Why you should clean your heat pump filters (the physics)

A couple of days ago I cleaned the filters in our heat pumps. What prompted me to do this wasn't the cold weather, but the visible build up of dust on the casing of the indoor units. It looked horrible. On opening the unit up, it was clear that the filters were well overdue a clean. Eryughhh. But it doesn't take long to do them, and in just a few minutes they're back inside the pump and its throwing out warm, toasty air again. 

Aesthetics is just one reason to attend to the filter. The second is that dust clogs up moving parts, which means the fan and the louvre on the front. Getting rid of that dust has to be a good thing in terms of mechanical performance. 

But there's also a third reason – one driven by physics. Your heat pump will be more efficient. How does that work?

The basic idea of the heat pump is that it takes heat out of the outside air and shifts it inside. It does it with an expansion-compression cycle, rather like a fridge. Although the air outside might be 0 degrees, it still has heat in it, which can be extracted and shifted inside. The result is that, outside, the air leaving the outdoor unit is lower in temperature than the air entering (to the extent that there isn't a lot that will grow in front of an outdoor unit – event the most stubborn of weeds get frozen out of existence once winter starts), while, inside, the air leaving he indoor unit is of higher temperature than the air entering. Hence the indoor temperature rises. 

But pumping heat from something cold to something warm comes at a cost. It's not the natural way that heat will flow. The bigger the temperature gap between indoors and outdoors, the harder it is to pump that heat. That means more power usage in the form of electricity. Heat pumps work really well for small temperature differences (e.g. the outdoor air is 15 C and you want to heat the house to 18 C) but not so well for large differences (e.g. -5 C to 18 C). The unit may still work at -15 C, but it's less efficient – you'll be getting fewer kWh of heat for every kWh of electricty.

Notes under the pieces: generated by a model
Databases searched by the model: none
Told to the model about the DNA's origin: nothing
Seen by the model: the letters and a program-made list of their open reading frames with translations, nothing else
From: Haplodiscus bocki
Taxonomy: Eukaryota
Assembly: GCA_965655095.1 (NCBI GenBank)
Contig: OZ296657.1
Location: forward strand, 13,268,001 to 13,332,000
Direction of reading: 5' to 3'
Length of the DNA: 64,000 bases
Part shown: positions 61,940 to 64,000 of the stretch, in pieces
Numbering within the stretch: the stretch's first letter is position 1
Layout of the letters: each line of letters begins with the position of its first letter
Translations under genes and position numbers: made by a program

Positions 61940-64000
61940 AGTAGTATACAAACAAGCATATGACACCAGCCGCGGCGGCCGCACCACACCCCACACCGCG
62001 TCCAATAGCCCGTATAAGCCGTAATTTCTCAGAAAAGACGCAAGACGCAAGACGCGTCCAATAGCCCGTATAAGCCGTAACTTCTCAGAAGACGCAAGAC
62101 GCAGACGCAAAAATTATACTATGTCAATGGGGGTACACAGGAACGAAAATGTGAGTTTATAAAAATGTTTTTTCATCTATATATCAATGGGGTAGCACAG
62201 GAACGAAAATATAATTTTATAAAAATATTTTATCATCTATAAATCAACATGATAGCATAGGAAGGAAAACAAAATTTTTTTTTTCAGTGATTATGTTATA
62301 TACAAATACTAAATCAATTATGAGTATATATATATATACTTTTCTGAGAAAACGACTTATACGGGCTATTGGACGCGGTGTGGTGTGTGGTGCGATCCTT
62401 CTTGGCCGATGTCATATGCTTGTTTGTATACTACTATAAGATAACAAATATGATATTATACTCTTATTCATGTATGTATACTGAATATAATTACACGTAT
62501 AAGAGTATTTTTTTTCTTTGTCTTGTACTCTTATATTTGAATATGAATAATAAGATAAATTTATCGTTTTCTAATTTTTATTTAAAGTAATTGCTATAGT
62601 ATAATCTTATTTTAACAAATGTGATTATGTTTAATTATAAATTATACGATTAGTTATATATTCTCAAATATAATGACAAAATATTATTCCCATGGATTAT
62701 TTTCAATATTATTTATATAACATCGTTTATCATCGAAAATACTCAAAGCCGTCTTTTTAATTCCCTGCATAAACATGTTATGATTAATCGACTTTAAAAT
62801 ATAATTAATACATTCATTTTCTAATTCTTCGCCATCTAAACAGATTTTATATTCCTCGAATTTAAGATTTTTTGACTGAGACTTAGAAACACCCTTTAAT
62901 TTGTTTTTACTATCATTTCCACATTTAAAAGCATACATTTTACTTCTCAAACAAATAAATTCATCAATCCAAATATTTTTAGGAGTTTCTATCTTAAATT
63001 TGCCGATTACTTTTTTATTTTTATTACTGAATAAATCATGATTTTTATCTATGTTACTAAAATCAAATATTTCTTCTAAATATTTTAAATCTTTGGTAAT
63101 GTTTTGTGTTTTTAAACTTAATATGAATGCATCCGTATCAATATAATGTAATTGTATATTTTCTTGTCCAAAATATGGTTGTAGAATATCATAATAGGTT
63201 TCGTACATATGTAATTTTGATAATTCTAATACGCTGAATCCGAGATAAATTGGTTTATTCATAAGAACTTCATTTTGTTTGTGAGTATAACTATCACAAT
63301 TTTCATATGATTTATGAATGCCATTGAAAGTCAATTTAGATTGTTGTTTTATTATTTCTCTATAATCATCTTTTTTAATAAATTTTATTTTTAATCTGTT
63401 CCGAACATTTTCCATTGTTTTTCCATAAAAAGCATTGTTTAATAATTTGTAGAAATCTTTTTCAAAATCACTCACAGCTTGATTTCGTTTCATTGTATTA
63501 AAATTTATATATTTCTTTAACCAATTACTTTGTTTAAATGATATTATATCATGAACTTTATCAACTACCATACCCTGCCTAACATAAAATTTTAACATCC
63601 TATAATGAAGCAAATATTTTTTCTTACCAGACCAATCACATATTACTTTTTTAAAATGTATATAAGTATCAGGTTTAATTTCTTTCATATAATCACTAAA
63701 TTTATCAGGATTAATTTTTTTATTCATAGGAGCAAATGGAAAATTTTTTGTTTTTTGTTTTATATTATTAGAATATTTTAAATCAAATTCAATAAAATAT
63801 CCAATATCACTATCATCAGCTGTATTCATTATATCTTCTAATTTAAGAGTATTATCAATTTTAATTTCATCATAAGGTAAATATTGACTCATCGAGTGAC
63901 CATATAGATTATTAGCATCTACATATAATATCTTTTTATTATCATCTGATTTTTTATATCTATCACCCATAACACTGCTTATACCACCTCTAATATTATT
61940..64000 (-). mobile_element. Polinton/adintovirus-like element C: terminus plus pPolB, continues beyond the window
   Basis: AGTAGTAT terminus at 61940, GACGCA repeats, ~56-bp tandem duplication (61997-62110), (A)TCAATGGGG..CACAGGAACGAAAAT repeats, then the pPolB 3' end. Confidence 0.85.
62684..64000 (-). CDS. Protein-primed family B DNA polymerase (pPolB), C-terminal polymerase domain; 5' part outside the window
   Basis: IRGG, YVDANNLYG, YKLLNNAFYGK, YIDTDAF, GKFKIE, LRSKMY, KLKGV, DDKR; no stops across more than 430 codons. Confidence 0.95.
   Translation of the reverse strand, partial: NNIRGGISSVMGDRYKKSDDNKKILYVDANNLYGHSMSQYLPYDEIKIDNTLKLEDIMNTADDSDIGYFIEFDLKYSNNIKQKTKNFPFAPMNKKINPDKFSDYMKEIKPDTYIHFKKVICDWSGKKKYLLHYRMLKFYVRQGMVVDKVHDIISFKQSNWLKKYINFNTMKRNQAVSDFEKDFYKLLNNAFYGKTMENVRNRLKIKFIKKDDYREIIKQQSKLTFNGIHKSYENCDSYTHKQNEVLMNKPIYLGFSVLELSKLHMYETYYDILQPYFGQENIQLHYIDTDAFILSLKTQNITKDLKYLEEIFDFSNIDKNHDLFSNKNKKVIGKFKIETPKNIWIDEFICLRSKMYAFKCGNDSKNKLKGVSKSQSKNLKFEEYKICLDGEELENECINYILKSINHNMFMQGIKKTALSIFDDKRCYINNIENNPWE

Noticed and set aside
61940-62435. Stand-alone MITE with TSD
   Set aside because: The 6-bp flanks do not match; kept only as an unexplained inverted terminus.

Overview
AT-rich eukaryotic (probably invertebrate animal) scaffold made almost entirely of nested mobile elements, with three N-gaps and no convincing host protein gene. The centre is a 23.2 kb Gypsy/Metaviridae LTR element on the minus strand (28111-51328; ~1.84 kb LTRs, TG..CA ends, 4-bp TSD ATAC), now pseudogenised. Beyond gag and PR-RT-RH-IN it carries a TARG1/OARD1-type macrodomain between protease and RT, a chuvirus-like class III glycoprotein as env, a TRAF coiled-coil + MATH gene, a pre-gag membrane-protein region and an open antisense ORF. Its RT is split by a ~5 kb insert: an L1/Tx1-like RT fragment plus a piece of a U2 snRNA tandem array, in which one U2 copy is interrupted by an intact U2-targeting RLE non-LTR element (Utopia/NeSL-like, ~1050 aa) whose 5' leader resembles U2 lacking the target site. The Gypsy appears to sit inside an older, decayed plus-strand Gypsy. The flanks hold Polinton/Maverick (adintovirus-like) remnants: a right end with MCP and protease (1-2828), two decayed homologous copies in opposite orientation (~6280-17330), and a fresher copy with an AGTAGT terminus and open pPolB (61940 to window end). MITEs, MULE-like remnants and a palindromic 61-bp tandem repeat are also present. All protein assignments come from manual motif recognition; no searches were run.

What has that got to do with the filter? Well, a dust-clogged filter starts restricting the air-flow through the indoor unit. That means there is less volume of air passing the heating element every second, to take away the heat.  If the heating element is still putting out the same amount of heat as before,  it means that it must get hotter. It's rather like the fan on a car radiator. The fan doesn't stop the car engine producing heat, but by increasing the air flow it brings the temperature down.  So a clogged filter means that the heating element inside the indoor unit is going to run hotter, if it's putting out the same amount of heat.  That's bad, since it means the heat pump now has a larger temperature difference to pump heat over, and therefore is less efficient. 

(I'm sure the reality is complicated by the control systems that heat-pumps use – so rather than running hotter it may simply pump less heat – but you don't want that either if you want to heat your home.)

So, cleaning those heat pump filters is a good idea, for a good physics reason. 

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